|SLUG: 2-270510 Pakistan / Nuclear Restraint (L only)||DATE:||NOTE NUMBER:|
TITLE=PAKISTAN / NUCLEAR RESTRAINT (L ONLY)
INTRO: A top Pakistani military official is offering a three-step proposal which he says would help avoid nuclear war in South Asia. V-O-A's Janice Berliner reports the official says Pakistan and India should cooperate in a risk reduction agreement.
TEXT: Brigadier-General Feroz Hassan Khan, who is Pakistan's director for arms control and disarmament affairs, says South Asia is currently in a strategic impasse.
General Khan said in a speech at Washington's Carnegie Endowment for International Peace (Thursday) that arms control must be undertaken for the security of the region and he laid out what he called three major principals.
/// KHAN ACT 1 ///
The first one in my assessment was have an effective command control system where you delineate the roles and responsibilities of political leaders, bureaucracy, and the scientific community, that's stage one. The second element is that it was establish a restraint regime within the region, because it's a regional context area.
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General Khan says the third principal is to improve risk reduction measures.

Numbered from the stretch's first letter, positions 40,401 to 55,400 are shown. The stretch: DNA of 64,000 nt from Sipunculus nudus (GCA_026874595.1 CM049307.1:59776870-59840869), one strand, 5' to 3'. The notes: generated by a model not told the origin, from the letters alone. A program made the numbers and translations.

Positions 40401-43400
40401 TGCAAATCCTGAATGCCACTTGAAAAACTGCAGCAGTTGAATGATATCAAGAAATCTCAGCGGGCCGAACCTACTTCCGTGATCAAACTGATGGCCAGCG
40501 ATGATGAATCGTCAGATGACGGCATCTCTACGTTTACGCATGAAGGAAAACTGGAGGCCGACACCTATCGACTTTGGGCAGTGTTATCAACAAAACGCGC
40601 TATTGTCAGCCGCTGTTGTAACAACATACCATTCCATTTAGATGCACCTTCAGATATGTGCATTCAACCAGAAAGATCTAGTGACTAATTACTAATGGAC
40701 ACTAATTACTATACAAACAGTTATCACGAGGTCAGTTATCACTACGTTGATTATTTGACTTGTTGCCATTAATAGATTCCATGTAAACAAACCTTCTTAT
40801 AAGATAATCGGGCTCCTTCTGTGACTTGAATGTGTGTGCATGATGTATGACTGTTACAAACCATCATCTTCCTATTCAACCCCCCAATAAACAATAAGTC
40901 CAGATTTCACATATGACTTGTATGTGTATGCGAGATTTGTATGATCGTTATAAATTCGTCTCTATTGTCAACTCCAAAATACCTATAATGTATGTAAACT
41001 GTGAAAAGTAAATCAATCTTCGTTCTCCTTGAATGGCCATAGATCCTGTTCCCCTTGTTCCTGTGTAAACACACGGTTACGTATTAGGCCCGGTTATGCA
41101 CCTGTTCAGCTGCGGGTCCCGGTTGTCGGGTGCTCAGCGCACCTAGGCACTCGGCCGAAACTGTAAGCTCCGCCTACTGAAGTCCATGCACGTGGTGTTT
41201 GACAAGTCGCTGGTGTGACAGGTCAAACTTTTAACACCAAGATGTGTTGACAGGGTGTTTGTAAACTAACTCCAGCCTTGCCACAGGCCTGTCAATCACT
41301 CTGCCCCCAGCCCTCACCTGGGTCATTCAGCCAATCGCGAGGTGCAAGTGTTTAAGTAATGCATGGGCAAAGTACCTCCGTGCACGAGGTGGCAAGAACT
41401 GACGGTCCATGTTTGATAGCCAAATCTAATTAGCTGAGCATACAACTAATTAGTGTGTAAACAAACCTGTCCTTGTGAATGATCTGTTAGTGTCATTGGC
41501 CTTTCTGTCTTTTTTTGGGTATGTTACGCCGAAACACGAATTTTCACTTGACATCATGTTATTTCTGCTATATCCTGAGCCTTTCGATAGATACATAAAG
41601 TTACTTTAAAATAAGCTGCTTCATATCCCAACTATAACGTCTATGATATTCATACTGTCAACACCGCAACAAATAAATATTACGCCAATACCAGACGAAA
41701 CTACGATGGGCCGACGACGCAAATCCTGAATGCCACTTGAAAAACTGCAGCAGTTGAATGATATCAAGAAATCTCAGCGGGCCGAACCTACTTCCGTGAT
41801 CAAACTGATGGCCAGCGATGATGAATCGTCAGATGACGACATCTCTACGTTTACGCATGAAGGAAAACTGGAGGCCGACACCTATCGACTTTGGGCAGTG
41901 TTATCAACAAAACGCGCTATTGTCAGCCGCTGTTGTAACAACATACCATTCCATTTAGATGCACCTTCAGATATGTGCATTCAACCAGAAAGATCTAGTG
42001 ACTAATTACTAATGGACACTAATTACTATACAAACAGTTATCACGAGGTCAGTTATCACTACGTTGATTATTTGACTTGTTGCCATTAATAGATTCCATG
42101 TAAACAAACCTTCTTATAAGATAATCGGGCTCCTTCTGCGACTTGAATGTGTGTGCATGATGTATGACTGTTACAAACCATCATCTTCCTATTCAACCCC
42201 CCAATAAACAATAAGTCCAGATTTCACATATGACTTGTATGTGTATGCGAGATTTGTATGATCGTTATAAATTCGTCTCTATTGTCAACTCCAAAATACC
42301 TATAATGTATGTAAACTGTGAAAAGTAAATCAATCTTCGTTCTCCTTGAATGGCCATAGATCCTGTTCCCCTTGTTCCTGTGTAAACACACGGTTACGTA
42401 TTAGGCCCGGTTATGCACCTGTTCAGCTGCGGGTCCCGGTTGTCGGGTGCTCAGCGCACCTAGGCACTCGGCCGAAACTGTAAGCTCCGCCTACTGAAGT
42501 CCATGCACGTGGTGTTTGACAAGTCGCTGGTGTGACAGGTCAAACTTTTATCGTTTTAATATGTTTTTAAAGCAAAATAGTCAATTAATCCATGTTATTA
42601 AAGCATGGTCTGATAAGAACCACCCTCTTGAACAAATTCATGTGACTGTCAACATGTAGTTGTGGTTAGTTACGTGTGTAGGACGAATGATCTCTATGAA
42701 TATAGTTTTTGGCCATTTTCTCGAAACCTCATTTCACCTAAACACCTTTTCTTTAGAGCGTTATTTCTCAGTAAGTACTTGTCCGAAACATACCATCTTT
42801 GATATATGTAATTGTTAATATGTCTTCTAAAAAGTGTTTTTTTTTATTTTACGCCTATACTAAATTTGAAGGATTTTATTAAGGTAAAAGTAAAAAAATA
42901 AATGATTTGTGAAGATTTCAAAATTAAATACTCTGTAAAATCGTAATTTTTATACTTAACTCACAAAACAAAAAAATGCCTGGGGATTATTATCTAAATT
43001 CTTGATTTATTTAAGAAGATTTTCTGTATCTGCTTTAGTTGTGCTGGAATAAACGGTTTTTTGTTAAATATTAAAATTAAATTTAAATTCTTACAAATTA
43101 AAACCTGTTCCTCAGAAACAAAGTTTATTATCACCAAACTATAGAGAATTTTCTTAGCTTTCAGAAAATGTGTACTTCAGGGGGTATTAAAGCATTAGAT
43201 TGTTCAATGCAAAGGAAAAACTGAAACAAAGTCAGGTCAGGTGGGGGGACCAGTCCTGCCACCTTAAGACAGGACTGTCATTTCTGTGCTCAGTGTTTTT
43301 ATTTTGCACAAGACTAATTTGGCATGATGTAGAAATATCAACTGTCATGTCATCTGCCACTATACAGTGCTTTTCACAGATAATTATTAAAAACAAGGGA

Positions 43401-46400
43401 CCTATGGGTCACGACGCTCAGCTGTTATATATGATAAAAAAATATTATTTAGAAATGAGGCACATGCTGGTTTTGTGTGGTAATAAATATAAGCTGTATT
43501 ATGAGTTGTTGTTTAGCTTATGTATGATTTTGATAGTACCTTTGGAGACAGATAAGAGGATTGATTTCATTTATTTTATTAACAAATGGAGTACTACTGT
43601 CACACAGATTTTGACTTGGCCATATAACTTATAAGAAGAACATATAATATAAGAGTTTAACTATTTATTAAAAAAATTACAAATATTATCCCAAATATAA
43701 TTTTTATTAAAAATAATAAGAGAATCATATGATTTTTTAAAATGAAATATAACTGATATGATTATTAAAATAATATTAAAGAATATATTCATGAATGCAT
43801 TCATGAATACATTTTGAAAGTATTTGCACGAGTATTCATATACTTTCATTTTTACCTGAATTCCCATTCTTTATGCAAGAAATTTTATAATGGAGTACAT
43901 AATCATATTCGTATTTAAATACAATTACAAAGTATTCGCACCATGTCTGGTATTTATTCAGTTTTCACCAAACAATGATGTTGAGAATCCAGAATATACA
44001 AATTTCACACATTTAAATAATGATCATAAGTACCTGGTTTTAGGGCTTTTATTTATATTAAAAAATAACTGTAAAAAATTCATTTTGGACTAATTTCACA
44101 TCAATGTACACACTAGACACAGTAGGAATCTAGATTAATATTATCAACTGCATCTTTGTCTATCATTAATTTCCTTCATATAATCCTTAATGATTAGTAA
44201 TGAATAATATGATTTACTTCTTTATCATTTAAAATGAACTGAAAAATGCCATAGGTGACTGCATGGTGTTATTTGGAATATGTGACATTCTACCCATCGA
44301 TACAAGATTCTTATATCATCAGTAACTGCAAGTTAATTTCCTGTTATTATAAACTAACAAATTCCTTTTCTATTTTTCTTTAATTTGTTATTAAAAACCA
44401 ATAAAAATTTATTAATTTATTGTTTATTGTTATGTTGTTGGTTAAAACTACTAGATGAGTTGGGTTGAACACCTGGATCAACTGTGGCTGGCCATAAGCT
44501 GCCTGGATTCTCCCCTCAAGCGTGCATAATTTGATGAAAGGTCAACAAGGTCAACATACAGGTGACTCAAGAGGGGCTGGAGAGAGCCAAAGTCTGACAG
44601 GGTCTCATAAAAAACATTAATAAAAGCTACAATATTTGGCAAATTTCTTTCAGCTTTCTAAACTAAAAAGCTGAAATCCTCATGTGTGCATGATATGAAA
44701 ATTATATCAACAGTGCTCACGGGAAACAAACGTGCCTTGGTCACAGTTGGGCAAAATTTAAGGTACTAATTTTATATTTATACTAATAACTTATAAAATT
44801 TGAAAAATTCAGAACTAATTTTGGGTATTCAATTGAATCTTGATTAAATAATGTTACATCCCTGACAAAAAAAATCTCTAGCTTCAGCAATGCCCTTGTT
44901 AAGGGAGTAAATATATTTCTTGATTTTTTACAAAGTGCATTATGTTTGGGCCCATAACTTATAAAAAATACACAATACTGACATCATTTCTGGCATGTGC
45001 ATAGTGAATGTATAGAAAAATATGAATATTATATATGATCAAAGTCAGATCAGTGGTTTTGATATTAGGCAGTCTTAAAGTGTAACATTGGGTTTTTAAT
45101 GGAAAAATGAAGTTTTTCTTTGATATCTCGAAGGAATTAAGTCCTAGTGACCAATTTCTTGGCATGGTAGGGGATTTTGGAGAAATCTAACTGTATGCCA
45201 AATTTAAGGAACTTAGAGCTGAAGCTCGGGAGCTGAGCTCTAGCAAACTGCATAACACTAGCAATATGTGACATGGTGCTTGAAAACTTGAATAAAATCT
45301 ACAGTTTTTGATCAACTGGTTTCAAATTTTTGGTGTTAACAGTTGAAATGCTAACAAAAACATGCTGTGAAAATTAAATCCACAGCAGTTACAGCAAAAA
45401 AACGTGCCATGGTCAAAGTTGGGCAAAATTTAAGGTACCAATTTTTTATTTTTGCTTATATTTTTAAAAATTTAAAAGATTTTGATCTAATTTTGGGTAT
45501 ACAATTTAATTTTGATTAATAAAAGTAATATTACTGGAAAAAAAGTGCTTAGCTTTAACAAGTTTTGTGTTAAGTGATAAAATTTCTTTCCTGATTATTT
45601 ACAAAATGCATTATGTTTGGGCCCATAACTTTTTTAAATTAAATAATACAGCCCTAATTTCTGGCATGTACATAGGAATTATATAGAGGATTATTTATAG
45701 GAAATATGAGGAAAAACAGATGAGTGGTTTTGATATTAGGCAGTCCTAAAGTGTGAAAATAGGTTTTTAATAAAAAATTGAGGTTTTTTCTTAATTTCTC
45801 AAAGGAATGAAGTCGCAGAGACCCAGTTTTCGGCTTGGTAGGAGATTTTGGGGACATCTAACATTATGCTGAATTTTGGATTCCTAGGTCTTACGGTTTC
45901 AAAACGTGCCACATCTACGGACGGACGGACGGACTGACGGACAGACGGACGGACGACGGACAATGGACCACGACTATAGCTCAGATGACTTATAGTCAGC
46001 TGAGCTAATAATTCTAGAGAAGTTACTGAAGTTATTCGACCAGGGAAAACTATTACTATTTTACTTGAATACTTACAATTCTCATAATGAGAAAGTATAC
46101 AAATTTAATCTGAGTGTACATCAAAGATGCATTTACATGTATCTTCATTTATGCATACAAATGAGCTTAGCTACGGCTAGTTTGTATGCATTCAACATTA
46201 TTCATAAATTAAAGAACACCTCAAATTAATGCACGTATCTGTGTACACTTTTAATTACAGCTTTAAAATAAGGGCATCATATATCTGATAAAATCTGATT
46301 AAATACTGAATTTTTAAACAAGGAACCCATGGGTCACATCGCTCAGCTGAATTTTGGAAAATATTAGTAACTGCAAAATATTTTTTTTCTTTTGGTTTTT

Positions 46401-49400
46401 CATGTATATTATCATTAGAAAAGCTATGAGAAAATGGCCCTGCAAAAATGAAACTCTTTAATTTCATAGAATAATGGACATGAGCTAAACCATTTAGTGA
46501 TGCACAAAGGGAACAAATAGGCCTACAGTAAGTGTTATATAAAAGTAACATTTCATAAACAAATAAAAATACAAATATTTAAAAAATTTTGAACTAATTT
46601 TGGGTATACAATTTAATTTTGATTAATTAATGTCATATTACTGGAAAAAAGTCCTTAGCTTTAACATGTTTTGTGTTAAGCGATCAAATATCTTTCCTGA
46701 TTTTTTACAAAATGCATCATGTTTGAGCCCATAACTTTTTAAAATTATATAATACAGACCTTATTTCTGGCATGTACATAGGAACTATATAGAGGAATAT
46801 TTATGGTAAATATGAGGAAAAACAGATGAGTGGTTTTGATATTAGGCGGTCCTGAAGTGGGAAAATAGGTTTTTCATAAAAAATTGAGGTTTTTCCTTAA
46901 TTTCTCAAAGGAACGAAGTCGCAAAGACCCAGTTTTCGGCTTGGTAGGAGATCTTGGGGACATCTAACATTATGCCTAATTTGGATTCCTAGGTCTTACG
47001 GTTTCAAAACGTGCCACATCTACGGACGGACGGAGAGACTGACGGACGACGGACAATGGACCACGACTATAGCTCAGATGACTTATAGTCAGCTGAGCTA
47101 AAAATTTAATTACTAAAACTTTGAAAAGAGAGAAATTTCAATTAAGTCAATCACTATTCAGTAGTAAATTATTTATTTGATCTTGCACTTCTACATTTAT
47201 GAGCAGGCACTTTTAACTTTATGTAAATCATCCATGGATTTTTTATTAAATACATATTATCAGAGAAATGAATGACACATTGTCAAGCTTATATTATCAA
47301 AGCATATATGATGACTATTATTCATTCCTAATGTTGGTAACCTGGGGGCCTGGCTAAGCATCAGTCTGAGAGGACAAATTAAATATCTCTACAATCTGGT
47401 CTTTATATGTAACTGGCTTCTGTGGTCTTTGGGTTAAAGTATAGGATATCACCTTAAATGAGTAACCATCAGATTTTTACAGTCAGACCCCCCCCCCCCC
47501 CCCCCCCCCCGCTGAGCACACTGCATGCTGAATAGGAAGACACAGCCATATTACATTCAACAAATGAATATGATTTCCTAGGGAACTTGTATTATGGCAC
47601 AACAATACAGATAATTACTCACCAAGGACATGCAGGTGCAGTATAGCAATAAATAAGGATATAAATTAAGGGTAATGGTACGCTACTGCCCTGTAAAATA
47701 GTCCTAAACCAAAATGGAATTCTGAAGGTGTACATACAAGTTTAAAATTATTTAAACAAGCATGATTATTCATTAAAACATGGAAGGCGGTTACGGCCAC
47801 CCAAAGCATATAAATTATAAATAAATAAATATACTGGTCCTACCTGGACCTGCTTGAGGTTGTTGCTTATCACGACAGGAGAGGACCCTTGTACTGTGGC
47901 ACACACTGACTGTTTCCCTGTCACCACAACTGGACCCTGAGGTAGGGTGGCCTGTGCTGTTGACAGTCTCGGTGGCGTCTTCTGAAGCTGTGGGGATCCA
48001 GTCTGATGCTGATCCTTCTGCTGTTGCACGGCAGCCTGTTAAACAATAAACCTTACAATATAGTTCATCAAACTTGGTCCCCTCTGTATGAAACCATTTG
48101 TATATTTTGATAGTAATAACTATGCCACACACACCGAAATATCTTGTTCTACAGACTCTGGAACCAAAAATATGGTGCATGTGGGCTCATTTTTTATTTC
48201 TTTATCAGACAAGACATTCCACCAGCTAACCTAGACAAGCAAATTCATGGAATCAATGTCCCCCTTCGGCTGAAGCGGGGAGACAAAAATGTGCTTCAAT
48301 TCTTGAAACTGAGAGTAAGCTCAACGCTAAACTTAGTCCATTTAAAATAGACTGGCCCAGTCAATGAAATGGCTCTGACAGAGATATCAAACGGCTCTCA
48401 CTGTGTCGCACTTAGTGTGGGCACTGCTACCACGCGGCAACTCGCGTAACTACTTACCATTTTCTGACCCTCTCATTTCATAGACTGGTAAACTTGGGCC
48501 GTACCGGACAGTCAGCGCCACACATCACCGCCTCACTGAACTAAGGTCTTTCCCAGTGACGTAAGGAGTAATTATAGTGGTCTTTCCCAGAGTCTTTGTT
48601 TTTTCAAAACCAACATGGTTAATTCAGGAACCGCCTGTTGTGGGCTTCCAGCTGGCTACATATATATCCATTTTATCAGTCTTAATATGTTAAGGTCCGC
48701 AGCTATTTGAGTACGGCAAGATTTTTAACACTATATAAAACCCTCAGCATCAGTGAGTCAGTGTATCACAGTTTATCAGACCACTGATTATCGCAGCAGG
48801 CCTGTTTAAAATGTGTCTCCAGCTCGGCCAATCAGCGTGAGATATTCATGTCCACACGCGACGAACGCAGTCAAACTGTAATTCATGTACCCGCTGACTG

The Pakistani military official said one of his major concerns is the rising tension between India and Pakistan over the separatist insurgency in Kashmir. Another, he says, is the possibility of an accidental nuclear exchange.
/// KHAN ACT 2 ///
In the absence of formal dialogue between India and Pakistan and the dynamics of belligerency that is going on, there is a case that India-Pakistan relations has to be focused in a manner that exercise nuclear and conventional restraints so that the danger has been identified, and that danger has been identified by everyone in the world, including the United States - how to prevent that.
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General Hasan also says he is concerned about what he called India's military build-up. He says India is buying missiles from Russia and Israel.
Meanwhile, Pakistan's military leader General Pervez Musharraf is urging India's Prime Minister Atal Behari Vajpayee to respond to his country's offer of three-party talks involving India, Pakistan, and Kashmiri separatists.
India has rejected the offer, saying the Kashmir conflict is an internal Indian problem. India says it will not hold talks with Pakistan until it stops supporting "cross border terrorism" in Kashmir.
Pakistan says it provides only moral support to separatist groups in Kashmir and has no control over their movements outside Pakistan.
India and Pakistan each claim the entire Kashmir region. They have fought two wars and numerous skirmishes over it. (Signed)